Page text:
Today, we went to the cinema not once but twice! I don’t think I’ve ever been to a commercial cinema more than once in a day (unless I was working there).
We had UGC cards for about 2 years but stopped going because there were very few films on that we wanted to watch. We watched Insomnia at our local Picture House cinema a couple of years back and liked the place. Partly because it reminded us of The Dukes and Filmsoc where we used to work/volunteer.
First of all, a year’s membership is well worth it. It cost us £40 for a joint membership (ie living in the same house) and, aside from other membership perks (like discounted tickets and exclusive screenings), you get 3 free films (ie 6 tickets – worth £39). We used our first pair of free tickets to watch Clerks 2 and there’s at least one other film showing at the moment that I want to see. The downside of going during the day is that we have to pay for parking but that’s free in the evening.
Who Killed The Electric Car? is a fascinating documentary about the development, death, and on-going lobbying for the electric car in the U.S.. According to the film, the majority of the earliest cars were electric; preferred for their lack of noise and fumes. The combustion engine, cheap fuel, etc won the battle though and became the dominent technology. Now, though, global warming and U.S. wars with the Middle East (which produces two-thirds of oil used in the West) are encouraging people to re-consider alternatives like electric. Modern hybrids like the Toyota Prius have become incredibly popular with celebrities (including Robert Llewellyn who drove his to IBM Hursley in the Spring).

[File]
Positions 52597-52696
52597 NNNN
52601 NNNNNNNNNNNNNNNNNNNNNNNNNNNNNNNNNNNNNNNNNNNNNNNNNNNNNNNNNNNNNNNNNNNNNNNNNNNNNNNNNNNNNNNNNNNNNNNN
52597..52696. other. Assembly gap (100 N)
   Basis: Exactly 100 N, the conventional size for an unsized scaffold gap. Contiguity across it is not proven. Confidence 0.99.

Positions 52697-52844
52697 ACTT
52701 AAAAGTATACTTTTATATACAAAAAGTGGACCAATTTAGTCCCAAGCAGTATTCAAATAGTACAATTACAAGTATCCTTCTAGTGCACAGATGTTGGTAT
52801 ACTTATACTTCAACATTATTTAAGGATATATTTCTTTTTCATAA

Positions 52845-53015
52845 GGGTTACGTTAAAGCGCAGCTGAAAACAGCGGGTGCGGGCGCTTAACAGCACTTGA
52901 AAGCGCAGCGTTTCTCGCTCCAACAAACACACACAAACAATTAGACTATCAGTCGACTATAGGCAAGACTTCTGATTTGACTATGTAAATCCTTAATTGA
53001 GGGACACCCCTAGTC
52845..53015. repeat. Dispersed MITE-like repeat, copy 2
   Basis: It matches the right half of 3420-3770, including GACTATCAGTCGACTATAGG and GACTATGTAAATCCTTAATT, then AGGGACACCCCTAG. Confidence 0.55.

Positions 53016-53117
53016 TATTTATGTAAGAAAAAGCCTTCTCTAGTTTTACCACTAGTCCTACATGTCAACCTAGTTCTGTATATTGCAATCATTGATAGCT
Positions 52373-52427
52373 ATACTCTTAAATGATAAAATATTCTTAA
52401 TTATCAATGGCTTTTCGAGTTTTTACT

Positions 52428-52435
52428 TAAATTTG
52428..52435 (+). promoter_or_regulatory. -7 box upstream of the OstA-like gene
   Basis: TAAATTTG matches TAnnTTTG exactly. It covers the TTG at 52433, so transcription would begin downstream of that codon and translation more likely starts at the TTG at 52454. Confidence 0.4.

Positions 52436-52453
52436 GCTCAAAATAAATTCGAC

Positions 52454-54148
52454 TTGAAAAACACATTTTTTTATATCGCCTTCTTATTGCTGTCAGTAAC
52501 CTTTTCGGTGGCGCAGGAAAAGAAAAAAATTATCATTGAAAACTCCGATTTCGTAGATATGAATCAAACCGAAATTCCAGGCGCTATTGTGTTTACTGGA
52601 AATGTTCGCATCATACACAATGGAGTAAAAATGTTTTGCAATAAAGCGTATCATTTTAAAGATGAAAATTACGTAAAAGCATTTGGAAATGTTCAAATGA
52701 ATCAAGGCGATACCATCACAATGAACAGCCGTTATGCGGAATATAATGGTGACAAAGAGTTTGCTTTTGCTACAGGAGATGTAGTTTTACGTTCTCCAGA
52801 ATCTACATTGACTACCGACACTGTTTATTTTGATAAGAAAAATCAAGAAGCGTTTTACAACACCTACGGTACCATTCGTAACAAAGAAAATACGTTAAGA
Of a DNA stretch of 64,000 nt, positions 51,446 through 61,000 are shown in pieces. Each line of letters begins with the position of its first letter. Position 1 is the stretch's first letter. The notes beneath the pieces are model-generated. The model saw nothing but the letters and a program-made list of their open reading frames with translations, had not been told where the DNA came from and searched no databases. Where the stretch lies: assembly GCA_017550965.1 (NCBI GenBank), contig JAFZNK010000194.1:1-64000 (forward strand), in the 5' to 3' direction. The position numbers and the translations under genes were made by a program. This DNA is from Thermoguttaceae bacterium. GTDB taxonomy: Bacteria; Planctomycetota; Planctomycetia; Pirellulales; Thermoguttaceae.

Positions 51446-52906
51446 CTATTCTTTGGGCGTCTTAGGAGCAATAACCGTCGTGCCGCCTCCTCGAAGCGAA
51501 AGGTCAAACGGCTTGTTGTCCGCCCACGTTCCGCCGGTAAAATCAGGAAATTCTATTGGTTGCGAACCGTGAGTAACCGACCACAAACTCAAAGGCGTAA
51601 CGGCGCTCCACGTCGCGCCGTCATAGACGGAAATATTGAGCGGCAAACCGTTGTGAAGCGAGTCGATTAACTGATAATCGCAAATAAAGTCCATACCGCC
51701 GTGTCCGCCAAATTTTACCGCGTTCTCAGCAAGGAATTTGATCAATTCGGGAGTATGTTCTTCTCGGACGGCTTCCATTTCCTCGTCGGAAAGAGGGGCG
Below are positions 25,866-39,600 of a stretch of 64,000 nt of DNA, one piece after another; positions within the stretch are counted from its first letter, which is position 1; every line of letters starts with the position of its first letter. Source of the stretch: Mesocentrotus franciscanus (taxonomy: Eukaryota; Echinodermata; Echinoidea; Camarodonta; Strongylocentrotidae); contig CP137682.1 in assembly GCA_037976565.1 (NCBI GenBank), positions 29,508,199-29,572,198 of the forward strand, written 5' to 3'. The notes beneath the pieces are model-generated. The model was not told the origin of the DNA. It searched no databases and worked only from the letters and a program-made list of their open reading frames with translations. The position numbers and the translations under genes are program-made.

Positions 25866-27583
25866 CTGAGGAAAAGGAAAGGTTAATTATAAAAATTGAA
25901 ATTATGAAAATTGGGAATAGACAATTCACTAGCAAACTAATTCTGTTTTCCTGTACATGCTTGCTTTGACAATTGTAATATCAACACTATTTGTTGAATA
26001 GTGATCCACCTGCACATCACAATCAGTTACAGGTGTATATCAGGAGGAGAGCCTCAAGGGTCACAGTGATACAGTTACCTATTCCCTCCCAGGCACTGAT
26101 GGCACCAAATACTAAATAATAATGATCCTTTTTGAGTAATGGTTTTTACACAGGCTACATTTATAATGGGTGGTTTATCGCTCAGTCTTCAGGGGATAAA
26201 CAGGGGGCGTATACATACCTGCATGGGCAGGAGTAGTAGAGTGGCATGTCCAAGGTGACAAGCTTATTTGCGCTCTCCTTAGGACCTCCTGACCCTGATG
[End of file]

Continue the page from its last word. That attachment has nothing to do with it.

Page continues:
Well, the film sold it to me; I want an electric car…something like the EV1 would be nice. I figure that it’d be perfect for the majority of our car journeys (we fill up our 1.6 Vectra less than once every 2 weeks) and, on the odd occasion when we need to drive further than the battery will allow, we can hire a petrol car (at least, until public rechargers are more pervasive).
There are obviously issues, in this country if not in the States, about the rising costs and availability of electricity and, also,whether it’s actually that environmentally-friendly to be making the emissions come from coal (currently the major fuel for electricity) instead of oil (though that would be less of a problem with hydroelectric or wind power). My other questions would be practical ones like: how much electricity does it take to fully recharge the battery? and how long does it take to fully recharge?
So, anyway, a film worth seeing.
Clerks 2 is also worth watching, though more if you are a Kevin Smith fan. It has the glossy brightness of Jay and Silent Bob Strike Back but nicely starts out in black and white, showing Dante going to work at the Quick Stop and discovering the place in coloured flames – a cool effect. It then switches to colour as he and Randall start working their McJobs in Mooby’s (as seen first in Dogma). I found it a bit slow in places but then the original Clerks isn’t exactly speedy – that’s not the point of it. I think it’s a good sequel but (by definition!) lacks the originality of…well…the original. 🙂
I think my favourite Smith film is probably Dogma, mainly because each time I watch it I get more of it. Clerks also stands up well to repeat viewings; I guess time will tell whether Clerks 2 will too, although I will watch it again when it’s out on DVD. Clerks has a special place in my heart because we visited the Quick Stop when we were in New Jersey 3 years ago.